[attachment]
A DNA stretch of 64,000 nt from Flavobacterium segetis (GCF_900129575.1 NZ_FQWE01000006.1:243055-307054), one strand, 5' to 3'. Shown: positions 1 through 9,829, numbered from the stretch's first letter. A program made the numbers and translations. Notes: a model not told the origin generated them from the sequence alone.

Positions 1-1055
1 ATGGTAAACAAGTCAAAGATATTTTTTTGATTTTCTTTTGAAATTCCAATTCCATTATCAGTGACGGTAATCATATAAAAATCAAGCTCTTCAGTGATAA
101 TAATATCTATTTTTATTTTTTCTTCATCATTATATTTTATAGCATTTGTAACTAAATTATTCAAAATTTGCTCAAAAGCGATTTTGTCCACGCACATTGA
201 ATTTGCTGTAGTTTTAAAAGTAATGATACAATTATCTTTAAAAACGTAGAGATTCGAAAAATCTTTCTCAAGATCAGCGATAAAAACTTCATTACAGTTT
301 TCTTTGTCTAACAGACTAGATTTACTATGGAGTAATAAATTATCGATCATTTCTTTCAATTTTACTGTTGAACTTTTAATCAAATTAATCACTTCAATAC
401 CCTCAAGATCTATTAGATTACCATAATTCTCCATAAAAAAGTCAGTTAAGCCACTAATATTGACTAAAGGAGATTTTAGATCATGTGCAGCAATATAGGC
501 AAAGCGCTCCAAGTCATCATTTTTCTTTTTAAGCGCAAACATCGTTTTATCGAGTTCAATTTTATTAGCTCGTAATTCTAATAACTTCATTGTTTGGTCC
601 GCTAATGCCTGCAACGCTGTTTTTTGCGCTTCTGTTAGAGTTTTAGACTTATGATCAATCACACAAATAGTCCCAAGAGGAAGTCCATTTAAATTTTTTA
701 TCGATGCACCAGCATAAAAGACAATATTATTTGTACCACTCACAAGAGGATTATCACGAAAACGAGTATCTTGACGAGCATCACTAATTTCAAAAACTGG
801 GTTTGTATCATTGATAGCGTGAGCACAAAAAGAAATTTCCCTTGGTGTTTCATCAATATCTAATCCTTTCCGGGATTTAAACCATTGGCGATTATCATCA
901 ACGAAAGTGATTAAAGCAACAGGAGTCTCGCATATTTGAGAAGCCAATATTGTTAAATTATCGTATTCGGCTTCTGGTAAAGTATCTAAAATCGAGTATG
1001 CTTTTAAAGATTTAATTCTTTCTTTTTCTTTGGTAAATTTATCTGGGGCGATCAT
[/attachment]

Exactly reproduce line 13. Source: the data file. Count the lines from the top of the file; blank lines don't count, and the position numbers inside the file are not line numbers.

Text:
1001 CTTTTAAAGATTTAATTCTTTCTTTTTCTTTGGTAAATTTATCTGGGGCGATCAT